10 Most Famous Submarines

9. U-boats

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The Treaty of Versailles limited the number of a German surface navy. Therefore, the rebuilding of the German navy involved mainly the building of Unterseeboot (undersea boat) which is anglicized into U-boat. The newly created U-boat navy was one of the least politically Nazi in all German army. Before and during the World War II, more than a thousand U-boats were built with the sole purpose of defeating the Royal Navy through underwater warfare and commerce raiding. Despite the esteemed leadership of the Fleet Admiral Karl Döenitz (above), mass attacks (Rudeltaktik) and the coded communications through Enigma machine, U-boats failed to cut off Britain’s trade supply routes.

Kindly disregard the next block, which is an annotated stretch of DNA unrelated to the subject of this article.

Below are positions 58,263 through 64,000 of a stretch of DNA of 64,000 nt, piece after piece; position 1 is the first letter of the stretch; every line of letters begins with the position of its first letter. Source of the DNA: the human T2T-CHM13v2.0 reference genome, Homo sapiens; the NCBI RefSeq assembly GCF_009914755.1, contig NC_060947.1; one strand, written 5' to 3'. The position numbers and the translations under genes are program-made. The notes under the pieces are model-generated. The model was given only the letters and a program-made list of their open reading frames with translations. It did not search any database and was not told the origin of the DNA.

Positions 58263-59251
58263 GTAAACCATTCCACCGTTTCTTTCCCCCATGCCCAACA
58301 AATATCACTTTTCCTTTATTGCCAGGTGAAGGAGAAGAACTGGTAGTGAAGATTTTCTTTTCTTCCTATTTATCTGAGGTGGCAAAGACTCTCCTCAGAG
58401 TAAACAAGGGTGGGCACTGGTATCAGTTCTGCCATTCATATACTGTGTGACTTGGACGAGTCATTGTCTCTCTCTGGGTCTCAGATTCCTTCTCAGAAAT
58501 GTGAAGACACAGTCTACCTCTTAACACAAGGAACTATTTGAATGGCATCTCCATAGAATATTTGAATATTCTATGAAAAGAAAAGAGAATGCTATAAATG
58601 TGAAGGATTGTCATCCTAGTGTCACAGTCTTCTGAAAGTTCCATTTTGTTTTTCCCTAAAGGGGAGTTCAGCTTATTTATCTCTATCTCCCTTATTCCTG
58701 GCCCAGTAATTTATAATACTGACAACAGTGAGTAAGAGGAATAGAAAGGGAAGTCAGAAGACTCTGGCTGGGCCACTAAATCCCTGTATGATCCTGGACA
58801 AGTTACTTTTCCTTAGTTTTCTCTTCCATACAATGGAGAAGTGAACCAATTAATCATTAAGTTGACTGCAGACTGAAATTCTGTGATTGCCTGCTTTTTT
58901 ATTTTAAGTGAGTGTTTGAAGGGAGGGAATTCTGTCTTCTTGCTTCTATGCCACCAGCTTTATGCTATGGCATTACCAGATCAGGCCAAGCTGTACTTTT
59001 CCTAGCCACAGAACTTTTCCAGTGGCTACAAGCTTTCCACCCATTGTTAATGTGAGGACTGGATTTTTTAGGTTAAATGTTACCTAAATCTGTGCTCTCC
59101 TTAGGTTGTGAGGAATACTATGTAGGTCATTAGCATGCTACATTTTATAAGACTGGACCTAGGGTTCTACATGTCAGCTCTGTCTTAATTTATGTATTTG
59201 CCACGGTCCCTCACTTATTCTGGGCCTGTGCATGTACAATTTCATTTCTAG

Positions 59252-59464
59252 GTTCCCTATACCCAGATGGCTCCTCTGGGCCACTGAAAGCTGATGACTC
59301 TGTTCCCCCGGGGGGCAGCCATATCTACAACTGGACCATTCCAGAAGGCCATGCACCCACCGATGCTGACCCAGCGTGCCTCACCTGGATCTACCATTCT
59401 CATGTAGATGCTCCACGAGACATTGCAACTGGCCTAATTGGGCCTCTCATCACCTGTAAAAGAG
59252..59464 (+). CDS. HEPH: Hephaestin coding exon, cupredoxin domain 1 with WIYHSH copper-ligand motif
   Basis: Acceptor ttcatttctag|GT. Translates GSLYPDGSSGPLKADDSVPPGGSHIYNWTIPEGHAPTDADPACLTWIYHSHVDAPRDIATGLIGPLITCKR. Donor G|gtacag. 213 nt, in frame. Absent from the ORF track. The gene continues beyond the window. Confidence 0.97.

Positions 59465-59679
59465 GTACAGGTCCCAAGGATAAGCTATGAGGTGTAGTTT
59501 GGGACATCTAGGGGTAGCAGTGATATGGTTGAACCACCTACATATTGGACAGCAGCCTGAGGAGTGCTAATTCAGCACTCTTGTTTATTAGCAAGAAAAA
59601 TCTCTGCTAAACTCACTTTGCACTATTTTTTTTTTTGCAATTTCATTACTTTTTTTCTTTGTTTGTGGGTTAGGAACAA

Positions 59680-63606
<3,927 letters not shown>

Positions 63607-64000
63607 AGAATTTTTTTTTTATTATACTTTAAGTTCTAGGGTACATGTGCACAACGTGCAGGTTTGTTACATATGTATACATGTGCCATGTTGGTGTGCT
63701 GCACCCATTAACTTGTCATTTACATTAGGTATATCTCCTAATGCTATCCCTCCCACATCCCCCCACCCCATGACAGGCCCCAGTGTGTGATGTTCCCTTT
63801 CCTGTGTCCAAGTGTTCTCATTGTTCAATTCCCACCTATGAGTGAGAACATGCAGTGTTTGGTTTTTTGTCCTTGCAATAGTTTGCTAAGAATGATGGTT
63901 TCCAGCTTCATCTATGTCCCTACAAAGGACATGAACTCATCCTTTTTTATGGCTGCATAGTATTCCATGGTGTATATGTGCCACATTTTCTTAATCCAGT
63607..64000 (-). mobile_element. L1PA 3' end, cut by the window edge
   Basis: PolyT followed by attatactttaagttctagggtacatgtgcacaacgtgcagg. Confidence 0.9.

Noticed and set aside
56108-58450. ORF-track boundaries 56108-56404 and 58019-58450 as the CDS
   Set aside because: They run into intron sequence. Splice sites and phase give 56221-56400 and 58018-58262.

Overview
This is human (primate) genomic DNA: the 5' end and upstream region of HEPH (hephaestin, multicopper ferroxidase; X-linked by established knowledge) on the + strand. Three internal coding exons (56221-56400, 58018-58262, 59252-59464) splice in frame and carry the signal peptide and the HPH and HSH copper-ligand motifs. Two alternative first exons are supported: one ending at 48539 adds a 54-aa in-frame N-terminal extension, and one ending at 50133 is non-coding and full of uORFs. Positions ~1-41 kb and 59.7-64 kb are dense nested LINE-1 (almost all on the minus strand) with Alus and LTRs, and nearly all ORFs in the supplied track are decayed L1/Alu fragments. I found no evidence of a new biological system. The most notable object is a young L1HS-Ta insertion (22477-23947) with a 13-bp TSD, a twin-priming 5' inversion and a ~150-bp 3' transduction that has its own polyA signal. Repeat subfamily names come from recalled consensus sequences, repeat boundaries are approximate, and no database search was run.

8. Turtle

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Although there were no substantiated accounts of its role in Battle of Kip’s Bay, Turtle was considered the first submarine used in battle. Designed in Connecticut in 1775 by American David Bushell, Turtle was funded by George Washington (although he doubted its military importance). Unlike the modern submarines, unshapely Turtle was to drill into another ship’s hull and plant a gunpowder keg there. About 8 feet long, 6 feet tall, and 3 feet wide, it is only big enough to contain a person (and contained air only for thirty minutes) who also has to propel it with hand-cranked propellers-the first recorded use of the screw propeller for ships. On September 7, 1776, Turtle attacked British Admiral Howe’s flagship HMS Eagle, but failed because of Eagle’s think copper-sheet hull and of the stability issues.